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Conscience and Compromise: Forgotten Evangelicals of Nineteenth-Century Scotland (Studies in Evangelical History and Thought) Paperback – January 1, 2007
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The Scottish Episcopal Church in the nineteenth century was dominated by High Churchmen. But by around 1820, Evangelical clergy began to take up posts within its fold, particularly in the major Scottish cities, holiday centres and in places where wealthy patrons could supply funds necessary to sustain a church. The Evangelical newcomers reached a numerical peak from 1842 to 1854, when they accounted for around one in seven of all episcopal clergy in Scotland. They provided some of the most active and vibrant ministries in the country, notable for their work among the poor and in Sabbatarian, temperance and missionary endeavours. At the same time their private lives were marked by an attractiveness which belied some contemporary critics of Evangelicalism. The book explores the history of Evangelical Episcopalians in nineteenth-century Scotland. Doctrinal differences with the Scottish Episcopal Church particularly concerning evangelism eucharistic and baptismal thought are studied in detail against the background of the social history of this important group of churchmen.
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"This well-researched book brings to light a hitherto under-researched group, the Evangelical Episcopalians, and gives them due place in the religious history of nineteenth-century Scotland." — Helen Dingwall, University of Stirling "Largely unknown and untold, this is a key piece of Scottish Episcopal Church history. Evangelicals are a significant part of the Church, and their story is told clearly, thoroughly, and movingly — a testimony to both writer and supervisor. As you meet these remarkable characters, you'll see their energy, qualities, and caliber as leaders and members of Evangelical Episcopal Churches in the past. As they planted churches and debated communion, we find many of the challenges they faced are still with us. They have much to say about expressing contemporary biblical concerns in a mixed and compromised church." — Mike Parker, General Secretary of the Evangelical Alliance in Scotland and formerly Rector of St. Thomas's Episcopal Church, Edinburgh "This fascinating and meticulously researched book rescues Evangelical Episcopalians from undeserved obscurity, and illuminates important wider themes in religious history. Meldrum deftly handles both the theology and the social history of her subject." — John R. Rolfe, The Open University "The Scottish Episcopal Church has exercised a profound influence on the course of Scotland's religious history. In this thoroughly researched study, Dr. Meldrum explores the neglected Evangelical tradition within nineteenth-century Scottish Episcopalianism, bringing to life the personalities and controversies, piety, and social outreach of this vibrant religious movement." — Stewart J. Brown, University of Edinburgh School of Divinity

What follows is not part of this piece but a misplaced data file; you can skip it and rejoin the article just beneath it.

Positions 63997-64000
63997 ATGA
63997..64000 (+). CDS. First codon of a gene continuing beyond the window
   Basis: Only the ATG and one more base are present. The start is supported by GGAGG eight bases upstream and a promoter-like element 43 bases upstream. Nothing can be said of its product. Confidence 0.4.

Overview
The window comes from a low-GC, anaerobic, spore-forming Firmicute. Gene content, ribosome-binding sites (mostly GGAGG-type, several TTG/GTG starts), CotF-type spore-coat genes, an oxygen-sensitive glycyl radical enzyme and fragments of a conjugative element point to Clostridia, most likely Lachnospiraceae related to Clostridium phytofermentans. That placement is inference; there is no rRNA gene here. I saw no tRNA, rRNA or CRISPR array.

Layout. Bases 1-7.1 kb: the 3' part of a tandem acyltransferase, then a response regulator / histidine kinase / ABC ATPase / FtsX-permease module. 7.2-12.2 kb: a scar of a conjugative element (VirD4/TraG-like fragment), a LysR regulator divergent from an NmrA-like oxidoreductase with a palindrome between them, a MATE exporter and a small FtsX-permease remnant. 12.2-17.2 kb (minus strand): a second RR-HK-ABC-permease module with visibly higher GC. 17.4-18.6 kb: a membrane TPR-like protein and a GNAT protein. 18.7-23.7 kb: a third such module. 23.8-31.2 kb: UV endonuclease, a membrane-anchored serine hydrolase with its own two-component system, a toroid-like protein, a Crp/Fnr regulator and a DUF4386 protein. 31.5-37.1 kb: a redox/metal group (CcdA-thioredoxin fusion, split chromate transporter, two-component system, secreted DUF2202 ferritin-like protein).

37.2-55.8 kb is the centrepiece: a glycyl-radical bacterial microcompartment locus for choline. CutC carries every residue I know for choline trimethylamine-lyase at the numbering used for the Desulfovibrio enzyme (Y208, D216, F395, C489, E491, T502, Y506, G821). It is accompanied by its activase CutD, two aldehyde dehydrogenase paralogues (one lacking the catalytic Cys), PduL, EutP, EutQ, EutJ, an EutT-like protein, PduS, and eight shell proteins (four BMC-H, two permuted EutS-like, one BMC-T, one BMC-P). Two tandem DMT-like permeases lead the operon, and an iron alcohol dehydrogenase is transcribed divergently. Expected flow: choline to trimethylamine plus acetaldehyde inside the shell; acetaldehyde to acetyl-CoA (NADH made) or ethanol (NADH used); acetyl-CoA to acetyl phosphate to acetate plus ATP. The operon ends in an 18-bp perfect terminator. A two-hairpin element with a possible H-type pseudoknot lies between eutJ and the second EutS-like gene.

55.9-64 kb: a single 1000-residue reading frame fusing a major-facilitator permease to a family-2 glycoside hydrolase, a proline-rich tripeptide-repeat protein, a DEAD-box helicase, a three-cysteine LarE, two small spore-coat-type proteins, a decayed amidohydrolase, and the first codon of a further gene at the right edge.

About the Author
Patricia Meldrum was educated at the Henrietta Barnett School, London, and went on to obtain an honours BSc from London University. She then worked for the Medical Research Council in Cambridge and as a teacher in Biology at the Cambridgeshire College of Arts and Technology. On moving to Edinburgh in 1969 she spent the ensuing years caring for her family and helping with a variety of children's activities, home groups, women's and missionary meetings and Alpha courses at St Thomas's Church in that city. In 1994 she gained an honours degree in Arts from the Open University which led to obtaining a PhD in History at Stirling University, the content of which forms the substance of this book.
- Publisher : Paternoster (January 1, 2007)
- Language : English
- Paperback : 438 pages
- ISBN-10 : 184227421X
- ISBN-13 : 978-1842274217
- Item Weight : 1.44 pounds
- Dimensions : 6.57 x 0.98 x 9.06 inches
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